Nets keep playing down to their opponent’s level, and it has consequences even when they win

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The Nets had an opportunity to blow it wide open.

Kyrie Irving couldn’t miss, the Timberwolves couldn’t keep up, and Brooklyn built a lead as big as 17 in the game’s first 14 minutes.

Then the Nets took their foot off the gas against the team that owns the NBA’s worst record. What was supposed to be quick and easy work turned into a 48-minute drag, a 112-107 win for the Nets in a game that should have been decided much sooner than the 3:50 mark of the fourth quarter.

The Nets picked up their 17th win in 21 games. They remain the team with the Eastern Conference’s second-best record, a team that continues to roll with Kevin Durant sidelined with a hamstring injury. They project to continue getting better, with Durant returning to play sometime in the coming weeks, and with Blake Griffin and LaMarcus Aldridge matriculating into the Nets’ system. They remain championship favorites, a team with a talent pool compares even to Durant’s back-to-back champion Warriors teams.

But the opportunity cost of not handling business early on is too high. What could have been a 25-minute night for Harden became a 40-minute load mismanagement. Harden has been an ironman through the course of his career, but the Nets played with their food and, in effect, played with fire. In a condensed season where teams are playing more games with little practice time in between, the Nets should be searching for ways to buy rest time for their stars.

There’s also the competitive side: Juggernaut teams like the Nets can ill-afford to let teams like the Timberwolves hang around for quarters on end. Just being in arm’s reach of an elite opponent is a confidence booster for a Minnesota team playing with nothing to lose.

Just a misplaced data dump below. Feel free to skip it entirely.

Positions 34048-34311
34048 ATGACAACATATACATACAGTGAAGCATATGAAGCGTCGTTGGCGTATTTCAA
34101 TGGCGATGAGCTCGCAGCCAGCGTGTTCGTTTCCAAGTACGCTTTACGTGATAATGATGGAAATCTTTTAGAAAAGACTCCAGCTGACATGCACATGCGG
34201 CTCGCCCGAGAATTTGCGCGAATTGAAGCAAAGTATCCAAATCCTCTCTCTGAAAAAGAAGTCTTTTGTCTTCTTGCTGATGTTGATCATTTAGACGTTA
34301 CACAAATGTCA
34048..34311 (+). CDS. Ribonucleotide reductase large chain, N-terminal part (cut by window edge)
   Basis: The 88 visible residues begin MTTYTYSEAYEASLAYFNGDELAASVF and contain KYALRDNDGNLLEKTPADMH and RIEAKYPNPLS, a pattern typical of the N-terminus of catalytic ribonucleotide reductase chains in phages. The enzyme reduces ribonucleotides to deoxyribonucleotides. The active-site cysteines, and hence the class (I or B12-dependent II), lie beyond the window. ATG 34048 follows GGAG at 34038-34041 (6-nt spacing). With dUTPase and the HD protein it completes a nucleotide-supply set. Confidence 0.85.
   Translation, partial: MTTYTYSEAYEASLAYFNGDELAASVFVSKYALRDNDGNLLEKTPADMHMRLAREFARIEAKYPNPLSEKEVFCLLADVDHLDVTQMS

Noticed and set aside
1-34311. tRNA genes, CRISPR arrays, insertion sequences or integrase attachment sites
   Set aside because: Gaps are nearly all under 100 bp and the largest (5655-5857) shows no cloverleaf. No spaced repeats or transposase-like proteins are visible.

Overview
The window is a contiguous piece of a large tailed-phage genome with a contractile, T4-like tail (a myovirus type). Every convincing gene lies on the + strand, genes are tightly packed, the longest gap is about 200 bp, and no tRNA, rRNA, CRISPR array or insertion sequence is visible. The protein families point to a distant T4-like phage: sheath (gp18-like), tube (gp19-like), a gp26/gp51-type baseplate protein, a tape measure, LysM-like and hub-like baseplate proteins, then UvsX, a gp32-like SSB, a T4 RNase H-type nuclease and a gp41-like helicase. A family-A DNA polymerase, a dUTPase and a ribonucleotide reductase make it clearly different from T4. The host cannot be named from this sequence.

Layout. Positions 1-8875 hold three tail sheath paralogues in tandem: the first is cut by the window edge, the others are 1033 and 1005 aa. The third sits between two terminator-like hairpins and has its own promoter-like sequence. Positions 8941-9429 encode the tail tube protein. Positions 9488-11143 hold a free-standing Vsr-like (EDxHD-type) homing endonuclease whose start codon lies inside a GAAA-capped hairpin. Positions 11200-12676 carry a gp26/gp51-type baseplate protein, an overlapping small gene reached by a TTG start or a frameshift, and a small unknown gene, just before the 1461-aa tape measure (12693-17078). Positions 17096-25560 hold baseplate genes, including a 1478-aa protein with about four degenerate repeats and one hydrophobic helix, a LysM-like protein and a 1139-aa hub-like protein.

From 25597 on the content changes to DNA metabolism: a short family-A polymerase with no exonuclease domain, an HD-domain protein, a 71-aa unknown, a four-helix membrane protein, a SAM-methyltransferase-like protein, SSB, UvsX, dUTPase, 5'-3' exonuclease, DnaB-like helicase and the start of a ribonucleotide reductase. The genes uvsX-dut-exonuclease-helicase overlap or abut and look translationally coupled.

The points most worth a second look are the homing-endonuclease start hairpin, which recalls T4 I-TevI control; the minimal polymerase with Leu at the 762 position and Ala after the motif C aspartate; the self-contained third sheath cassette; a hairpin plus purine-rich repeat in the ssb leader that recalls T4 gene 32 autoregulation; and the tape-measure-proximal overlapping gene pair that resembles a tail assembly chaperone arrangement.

This has been a theme for the Nets this season. They have played down to lesser, non-playoff competition at almost every juncture. The Timberwolves have the NBA’s worst record and were without star point guard and former Net D’Angelo Russell (left knee surgery) or their best defender, Josh Okogie (health and safety protocols).

Nets head coach Steve Nash has spoken at length about the team’s perceived lack of respect for those opponents with lesser records. Whatever message he’s had has not gotten through, because the Nets did not put the nail in the coffin as early as they should.

James Harden finished with a 38 points, 13 assists and 11 rebounds, tying Jason Kidd’s single-season record of 12 triple doubles. Harden hit what should have been a fourth-quarter dagger, a top-of-the-key three that gave the Nets a 10-point lead with 3:50 to go. The Timberwolves immediately responded with a timeout.

Shortly after, they turned the Nets over two times in a row and went on a run that made it a one-point game with less than a minute to go. Had Russell been available, the situation could have been a storybook ending for a clutch playmaker who decrees ice in his veins.

There is no story, however, if the Nets handle business when they should and expand leads, rather than blow them. The Nets must stop playing with their food if they hope to avoid playing with fire.

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